A year and a half after Facebook parent firm Meta initially announced it was acquiring the famous GIF-making and sharing website, the UK’s competition regulator has officially determined that the deal should be undone. The Competition and Markets Authority (CMA) announced the decision after an investigation found that an acquisition could harm competition between social media sites and that its concerns “can only be addressed by Facebook selling Giphy in its entirety to an approved buyer,” according to a press release.
According to the CMA, the acquisition might be used to block or limit access to Giphy GIFs on other platforms, driving more traffic to Facebook, WhatsApp, and Instagram. It also prompted fears that it may be exploited to request additional data from other sites to view the GIFs. Finally, the CMA considers that Giphy’s advertising services could have competed with Meta’s but were discontinued as a result of the merger.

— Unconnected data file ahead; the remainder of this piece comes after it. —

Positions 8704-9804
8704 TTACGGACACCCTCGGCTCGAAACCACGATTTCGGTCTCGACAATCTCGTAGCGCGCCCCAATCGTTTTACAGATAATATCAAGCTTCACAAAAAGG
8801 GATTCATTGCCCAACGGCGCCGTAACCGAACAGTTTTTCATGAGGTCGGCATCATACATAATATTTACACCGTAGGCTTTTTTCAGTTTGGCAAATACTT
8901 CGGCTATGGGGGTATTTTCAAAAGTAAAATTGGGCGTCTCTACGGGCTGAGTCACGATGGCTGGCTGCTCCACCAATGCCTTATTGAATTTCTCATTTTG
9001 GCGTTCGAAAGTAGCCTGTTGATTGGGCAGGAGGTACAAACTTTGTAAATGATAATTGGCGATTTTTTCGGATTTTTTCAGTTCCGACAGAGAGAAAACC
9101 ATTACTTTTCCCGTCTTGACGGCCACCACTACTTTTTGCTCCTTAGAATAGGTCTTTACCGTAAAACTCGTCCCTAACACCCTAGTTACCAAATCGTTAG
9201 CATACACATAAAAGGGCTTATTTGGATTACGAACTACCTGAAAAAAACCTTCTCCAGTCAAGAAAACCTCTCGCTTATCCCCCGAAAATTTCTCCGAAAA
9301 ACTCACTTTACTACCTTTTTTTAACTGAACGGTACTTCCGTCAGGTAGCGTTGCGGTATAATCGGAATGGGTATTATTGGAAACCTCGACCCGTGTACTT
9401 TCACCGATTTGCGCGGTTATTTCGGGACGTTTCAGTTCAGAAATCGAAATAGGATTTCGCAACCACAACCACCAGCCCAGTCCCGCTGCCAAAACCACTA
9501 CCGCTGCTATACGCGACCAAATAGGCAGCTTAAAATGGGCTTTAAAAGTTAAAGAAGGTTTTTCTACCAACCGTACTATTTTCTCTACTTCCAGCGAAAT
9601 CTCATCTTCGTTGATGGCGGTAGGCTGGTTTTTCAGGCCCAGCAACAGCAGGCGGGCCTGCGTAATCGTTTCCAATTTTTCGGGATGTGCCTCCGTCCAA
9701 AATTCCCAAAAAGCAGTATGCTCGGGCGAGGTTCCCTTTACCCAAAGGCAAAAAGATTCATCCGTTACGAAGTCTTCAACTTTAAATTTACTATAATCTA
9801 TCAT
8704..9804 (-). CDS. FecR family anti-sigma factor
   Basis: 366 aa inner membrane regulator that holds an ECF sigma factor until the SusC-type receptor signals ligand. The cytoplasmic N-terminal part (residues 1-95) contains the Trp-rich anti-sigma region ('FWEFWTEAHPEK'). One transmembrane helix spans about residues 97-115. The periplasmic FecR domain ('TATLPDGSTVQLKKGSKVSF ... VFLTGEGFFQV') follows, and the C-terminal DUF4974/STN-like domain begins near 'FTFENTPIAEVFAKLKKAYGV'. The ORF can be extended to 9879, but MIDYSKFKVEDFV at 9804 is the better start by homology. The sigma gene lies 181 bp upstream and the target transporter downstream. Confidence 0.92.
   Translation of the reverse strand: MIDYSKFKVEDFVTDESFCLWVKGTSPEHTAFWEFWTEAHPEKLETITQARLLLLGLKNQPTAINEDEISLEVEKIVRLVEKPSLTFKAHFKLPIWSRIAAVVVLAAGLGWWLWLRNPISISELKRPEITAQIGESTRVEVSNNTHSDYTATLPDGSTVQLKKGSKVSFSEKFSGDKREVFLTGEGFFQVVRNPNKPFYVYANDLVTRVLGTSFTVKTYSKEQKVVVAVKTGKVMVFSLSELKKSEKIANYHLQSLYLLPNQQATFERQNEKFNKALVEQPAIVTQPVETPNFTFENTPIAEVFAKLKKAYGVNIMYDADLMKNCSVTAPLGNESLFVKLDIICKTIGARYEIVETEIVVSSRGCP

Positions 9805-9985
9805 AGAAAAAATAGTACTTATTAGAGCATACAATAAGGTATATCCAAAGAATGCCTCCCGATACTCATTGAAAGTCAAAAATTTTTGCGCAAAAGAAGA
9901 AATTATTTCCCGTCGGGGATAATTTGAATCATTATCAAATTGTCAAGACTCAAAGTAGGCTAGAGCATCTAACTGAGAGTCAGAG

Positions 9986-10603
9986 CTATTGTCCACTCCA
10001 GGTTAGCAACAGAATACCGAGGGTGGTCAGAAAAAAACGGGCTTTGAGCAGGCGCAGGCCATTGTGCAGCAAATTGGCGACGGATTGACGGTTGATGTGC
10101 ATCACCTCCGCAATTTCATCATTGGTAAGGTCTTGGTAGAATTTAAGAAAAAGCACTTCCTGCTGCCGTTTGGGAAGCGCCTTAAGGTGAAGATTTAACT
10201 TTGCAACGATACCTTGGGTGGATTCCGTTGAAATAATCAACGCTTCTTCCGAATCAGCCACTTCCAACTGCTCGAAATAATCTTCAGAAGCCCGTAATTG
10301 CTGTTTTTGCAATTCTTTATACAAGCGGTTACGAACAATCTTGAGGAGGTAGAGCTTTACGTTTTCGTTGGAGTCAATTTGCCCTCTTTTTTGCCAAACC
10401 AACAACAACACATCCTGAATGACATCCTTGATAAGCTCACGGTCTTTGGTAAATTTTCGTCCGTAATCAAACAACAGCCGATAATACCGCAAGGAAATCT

“By requiring Facebook to sell Giphy, we are protecting millions of social media users and promoting competition and innovation in digital advertising,” McIntosh said.
Although Meta may appeal the verdict, the UK regulator’s ruling establishes a significant precedent for future large-scale technology purchases. Meta may appeal the ruling, but the UK regulator’s ruling sets a significant precedent for future large-scale technology purchases.